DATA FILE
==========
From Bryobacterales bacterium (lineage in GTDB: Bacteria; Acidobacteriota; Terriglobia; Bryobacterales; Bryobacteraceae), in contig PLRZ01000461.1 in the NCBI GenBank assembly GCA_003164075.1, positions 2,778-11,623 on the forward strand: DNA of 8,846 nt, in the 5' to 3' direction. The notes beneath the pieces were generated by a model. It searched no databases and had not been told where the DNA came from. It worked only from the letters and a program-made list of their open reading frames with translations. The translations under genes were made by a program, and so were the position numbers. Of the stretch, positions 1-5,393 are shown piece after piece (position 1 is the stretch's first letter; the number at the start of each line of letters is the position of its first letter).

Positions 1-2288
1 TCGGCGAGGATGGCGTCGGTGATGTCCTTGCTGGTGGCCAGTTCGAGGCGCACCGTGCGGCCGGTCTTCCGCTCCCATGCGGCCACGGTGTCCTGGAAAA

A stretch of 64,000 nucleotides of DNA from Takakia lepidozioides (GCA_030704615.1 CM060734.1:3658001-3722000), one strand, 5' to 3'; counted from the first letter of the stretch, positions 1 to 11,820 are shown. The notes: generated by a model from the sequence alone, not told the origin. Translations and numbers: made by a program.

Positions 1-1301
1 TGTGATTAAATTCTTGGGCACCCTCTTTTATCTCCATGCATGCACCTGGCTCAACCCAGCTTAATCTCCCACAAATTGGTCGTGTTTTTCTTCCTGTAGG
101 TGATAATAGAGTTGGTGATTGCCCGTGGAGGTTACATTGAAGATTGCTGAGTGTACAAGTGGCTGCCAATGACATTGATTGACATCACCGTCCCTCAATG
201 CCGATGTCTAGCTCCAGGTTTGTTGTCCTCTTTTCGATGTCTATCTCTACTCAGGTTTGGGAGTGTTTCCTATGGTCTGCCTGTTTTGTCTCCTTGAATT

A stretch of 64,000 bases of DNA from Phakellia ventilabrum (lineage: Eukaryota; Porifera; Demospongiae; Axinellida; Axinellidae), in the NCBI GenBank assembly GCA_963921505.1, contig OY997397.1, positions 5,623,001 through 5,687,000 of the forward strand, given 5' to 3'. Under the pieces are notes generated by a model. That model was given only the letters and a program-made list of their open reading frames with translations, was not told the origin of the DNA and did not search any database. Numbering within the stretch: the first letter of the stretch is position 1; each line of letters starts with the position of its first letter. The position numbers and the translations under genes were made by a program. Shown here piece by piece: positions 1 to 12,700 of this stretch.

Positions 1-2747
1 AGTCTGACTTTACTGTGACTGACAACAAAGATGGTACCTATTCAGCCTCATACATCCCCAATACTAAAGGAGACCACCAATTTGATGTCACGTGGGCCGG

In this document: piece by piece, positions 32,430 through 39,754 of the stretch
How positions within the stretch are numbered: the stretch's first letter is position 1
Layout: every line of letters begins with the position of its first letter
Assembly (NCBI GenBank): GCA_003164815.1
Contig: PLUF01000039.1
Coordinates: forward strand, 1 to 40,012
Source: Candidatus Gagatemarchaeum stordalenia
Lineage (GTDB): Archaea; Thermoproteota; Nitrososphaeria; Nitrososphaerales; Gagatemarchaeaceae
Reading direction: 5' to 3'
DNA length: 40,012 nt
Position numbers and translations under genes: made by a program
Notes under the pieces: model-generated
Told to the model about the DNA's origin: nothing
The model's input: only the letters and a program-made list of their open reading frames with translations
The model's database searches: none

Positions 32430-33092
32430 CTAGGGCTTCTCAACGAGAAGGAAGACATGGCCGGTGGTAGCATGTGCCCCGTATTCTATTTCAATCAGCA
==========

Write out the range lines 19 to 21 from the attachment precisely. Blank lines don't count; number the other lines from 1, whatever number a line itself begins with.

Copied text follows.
Lineage (GTDB): Archaea; Thermoproteota; Nitrososphaeria; Nitrososphaerales; Gagatemarchaeaceae
Reading direction: 5' to 3'
DNA length: 40,012 nt